Some one-time items also hit the quarter. First, we booked a $5.3 million settlement on the claim we had on the WhereNet escrow. In addition to lowering operating expenses, it reduced our cash burden in the quarter by $2.6 million since the settlement is considered a reduction in the purchase price for tax purposes and is not taxable.

Next, we also recorded a $1.1 million gain on the sale/leaseback of our facility in Camarillo, California, as we adjust our business to an outsourcing model for printers. Profitability of the business remained high. For the three-month period, EBITDAR margin was 22.3%, which is comparable to the 22.4% margin last year. Specialty Printing Group EBITDAR margin was a solid 27%.

Expenses for 123R totaled $3.8 million versus $4.8 million last year. Exit costs amounted to $2.6 million, relating primarily to our outsourcing activities. In addition, we incurred $1.7 million integration expenses, primarily related to severance as we merged duplicate functions to optimize resources across the Enterprise Solutions Group.

Investment income is another area with two one-time items. One, a write-down of $4.4 million for the impairment of our investment in Fannie Mae auction rate preferred securities. And two, a $2.9 million write-off of a long-term investment that the company entered into in 2002.

On the impairment, many of you may recall, that beginning a year ago, we began to reduce risks in our investment portfolio. These actions included exiting a small amount of hedge fund investments we have as well as selling auction rate securities. We were able to liquidate a substantial portion of them but not all. The impairment charge incurred in conjunction with Fannie Mae going into conservatorship in the third quarter.

Other than Fannie Mae preferreds, which were written down by 93%, we hold $7.7 million in other auction rate securities. We are comfortable with the value of these securities, 97% of which are AA rated or better municipal government and government agency securities.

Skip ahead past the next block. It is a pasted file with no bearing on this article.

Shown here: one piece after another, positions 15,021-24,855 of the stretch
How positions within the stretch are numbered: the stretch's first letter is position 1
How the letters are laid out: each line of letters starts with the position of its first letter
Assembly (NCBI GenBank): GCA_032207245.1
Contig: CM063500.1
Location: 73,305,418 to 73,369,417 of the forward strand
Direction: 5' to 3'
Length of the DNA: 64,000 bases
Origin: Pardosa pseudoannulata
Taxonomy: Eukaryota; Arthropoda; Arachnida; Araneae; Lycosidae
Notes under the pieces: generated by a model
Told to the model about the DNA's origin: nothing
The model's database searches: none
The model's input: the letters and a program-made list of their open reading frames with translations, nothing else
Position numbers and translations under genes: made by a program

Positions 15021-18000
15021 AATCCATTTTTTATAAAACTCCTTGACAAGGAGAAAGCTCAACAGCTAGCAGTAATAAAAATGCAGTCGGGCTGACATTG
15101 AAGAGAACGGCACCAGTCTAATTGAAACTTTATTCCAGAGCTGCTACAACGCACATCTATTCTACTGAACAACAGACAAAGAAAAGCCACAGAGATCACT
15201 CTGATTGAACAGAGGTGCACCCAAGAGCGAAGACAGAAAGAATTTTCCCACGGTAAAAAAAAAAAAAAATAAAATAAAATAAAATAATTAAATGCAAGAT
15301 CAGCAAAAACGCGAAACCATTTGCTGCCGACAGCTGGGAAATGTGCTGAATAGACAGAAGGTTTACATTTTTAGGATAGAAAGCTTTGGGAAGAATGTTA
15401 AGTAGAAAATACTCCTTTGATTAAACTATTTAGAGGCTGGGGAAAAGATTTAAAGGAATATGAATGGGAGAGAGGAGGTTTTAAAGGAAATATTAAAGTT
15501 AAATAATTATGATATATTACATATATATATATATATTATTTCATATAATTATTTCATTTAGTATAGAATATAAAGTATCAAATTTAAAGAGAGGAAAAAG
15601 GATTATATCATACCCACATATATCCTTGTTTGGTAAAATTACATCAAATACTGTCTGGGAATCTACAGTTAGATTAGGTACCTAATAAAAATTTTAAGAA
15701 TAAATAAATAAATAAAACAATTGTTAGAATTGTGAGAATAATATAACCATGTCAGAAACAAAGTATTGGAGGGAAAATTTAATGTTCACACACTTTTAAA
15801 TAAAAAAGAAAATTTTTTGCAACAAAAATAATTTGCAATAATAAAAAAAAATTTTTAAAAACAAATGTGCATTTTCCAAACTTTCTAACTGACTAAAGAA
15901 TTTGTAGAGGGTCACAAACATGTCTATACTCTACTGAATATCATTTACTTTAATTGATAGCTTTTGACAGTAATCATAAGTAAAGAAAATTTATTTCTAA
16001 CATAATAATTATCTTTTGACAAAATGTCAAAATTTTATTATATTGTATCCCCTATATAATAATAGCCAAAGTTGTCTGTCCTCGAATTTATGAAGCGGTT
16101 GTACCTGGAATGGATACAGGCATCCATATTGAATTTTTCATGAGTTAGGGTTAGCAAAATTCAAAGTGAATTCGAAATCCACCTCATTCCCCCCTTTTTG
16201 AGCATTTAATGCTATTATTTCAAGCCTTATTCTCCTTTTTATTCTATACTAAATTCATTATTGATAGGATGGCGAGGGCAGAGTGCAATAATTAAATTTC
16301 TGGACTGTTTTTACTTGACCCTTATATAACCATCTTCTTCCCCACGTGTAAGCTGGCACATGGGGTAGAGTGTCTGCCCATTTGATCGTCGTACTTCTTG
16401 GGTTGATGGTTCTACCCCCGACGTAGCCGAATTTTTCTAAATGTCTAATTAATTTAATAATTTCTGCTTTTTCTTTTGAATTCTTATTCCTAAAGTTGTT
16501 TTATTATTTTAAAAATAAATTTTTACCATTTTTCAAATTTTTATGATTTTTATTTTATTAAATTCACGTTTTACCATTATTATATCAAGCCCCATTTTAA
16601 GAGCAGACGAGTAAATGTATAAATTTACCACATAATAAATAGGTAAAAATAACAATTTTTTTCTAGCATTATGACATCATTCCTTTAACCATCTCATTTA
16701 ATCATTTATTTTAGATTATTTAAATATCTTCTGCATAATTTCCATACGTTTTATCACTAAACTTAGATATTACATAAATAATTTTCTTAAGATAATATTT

Excluding one-time charges, investment portfolio had an annualized return of 3.7%. Diluted earnings per share came in at $0.40 on 54.7 million average shares. Exit costs and integrations expenses reduced diluted earnings by $0.04. We ended the quarter with 63.3 million shares outstanding. We had a $7.1 million sequential decline in net receivables and brought down day sales outstanding from 55 days at the end of the second quarter to 54 days. The increase in inventories was primarily due to the transition of printer manufacturing to Jabil. We ended the quarter with $247 million in cash and investments.

During the quarter, we used the entire 3 million share authorization with the repurchase of 1.9 million shares of Zebra common stock. As we announced today, the Board gave authorization to buy up to an additional 5 million shares of Zebra stock. This year, so far, we have used $107 million for stock buybacks. Over the past two years, we’ve reduced the number of shares outstanding by nearly 8 million.